Getting set up is simple & free. Clicking Get access at, you’ll be redirected to a signup flow where you’ll be prompted to sign in with Google a couple of times, first to create a project and then to and grant Hashboard permission to see your BigQuery data. Creating a BigQuery Cost Analyzer project won’t affect any existing Hashboard projects that you’re a member of.

Then, it’s time to select your projects – you can select as many as you want that you have permission for. (You’ll need the ability to create jobs and access the INFORMATION_SCHEMA view).

And that’s it, you’ll be redirected to a new dashboard in your project! You now have a fully functional Hashboard project set up in under a minute and ready to be explored.

A dashboard of BigQuery costs in the last 3 months, with data about total spend, unique users, and total gigabytes billed, as well as 2 larger charts showing compute cost by user and compute cost by statement type.What’s happening under the hood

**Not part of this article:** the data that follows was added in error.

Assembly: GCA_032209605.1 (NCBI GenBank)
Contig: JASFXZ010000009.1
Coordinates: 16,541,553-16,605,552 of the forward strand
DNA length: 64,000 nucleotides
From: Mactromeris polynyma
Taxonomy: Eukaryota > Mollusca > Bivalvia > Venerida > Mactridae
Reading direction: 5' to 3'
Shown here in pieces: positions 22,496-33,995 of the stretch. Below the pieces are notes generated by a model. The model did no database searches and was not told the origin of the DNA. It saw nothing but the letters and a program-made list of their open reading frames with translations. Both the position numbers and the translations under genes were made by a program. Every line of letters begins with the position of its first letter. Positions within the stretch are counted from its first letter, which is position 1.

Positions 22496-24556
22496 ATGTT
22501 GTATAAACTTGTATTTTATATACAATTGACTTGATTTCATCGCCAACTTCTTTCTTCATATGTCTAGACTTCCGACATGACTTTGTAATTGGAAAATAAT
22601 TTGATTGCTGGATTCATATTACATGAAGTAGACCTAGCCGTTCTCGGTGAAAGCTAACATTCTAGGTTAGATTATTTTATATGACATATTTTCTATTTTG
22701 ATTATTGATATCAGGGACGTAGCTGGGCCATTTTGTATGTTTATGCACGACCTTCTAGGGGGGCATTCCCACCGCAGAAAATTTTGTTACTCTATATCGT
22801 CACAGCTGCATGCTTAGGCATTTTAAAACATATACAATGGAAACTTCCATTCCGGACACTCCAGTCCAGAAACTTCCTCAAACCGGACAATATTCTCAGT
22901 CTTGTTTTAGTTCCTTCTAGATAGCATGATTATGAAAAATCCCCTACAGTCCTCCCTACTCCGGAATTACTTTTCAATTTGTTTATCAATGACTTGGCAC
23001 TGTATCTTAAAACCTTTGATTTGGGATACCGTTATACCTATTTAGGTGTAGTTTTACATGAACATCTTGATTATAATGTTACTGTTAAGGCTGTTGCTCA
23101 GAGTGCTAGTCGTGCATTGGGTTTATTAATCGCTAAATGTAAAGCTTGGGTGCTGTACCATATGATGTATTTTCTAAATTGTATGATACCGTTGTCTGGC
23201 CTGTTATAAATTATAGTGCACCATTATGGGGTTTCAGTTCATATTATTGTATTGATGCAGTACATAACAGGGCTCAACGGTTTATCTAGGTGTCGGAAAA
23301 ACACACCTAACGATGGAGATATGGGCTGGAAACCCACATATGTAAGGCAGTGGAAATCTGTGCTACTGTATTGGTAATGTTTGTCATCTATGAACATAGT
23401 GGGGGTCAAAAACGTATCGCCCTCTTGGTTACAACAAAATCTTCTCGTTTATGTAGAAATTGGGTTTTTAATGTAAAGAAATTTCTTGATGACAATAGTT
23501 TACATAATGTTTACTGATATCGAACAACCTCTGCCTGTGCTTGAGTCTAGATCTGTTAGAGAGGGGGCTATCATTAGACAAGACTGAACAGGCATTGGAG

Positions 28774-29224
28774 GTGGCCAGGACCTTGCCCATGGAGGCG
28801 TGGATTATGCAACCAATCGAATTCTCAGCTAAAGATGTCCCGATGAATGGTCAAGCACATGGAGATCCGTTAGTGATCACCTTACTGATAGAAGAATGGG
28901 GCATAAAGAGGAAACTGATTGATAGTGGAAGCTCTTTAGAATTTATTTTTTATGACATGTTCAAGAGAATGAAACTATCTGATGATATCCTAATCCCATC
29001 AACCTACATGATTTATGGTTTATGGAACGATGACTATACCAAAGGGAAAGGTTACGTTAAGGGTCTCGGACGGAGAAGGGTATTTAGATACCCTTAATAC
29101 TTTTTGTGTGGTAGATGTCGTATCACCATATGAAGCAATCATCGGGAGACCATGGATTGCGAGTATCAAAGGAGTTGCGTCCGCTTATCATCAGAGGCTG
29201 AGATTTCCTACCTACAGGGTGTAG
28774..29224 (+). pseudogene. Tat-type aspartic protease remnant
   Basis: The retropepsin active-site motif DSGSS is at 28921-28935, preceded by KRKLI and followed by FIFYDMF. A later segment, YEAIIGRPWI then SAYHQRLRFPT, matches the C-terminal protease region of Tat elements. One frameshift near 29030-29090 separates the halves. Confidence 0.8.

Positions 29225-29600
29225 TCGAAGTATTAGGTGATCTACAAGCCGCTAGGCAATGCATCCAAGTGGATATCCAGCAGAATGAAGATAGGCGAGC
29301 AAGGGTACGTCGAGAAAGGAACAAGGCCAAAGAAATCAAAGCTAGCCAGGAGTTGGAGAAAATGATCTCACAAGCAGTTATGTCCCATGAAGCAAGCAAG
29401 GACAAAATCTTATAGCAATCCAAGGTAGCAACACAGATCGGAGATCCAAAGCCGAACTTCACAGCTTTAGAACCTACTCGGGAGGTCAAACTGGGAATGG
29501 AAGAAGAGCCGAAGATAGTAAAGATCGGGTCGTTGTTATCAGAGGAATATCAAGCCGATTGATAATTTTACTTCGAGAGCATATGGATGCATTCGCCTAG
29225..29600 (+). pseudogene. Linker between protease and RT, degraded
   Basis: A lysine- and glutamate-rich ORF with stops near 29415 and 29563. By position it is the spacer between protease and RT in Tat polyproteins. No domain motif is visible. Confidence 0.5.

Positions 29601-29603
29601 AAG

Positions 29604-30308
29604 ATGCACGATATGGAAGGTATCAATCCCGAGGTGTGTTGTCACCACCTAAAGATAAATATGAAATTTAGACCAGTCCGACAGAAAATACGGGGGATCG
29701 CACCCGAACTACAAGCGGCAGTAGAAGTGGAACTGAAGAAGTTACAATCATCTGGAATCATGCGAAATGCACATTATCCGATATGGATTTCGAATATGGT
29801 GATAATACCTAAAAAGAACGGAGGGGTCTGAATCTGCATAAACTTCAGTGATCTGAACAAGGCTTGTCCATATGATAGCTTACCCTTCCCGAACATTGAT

For each project you’ve selected, we create a datasource from the credentials generated when you authenticate with Google OAuth. (After the project is created, you’ll have the option to migrate these data connections to a BigQuery service account.)

Every BigQuery project comes with its own INFORMATION_SCHEMA view that contains metadata about the project and tables. Fields like bytes billed, slot ms, referenced tables, user email, and job type are all being tracked.

Although spend isn’t directly provided in INFORMATION_SCHEMA, it can be easily calculated from other fields.

The default BigQuery pricing plan is $6.25 per TiB billed, which is what we assume – but if you’re on a different plan, it’s really easy to change this (keep reading to see how).

The actual resources we’re generating – your model, saved explorations, metrics, dashboards, even your homepage and color palette – are being deployed into your project using code-based resource configurations. The YML configuration files that define these resources are all publicly available in our GitHub repo of examples. You can find them under the bq_cost_analyzer folder here.  

Getting the most out of your data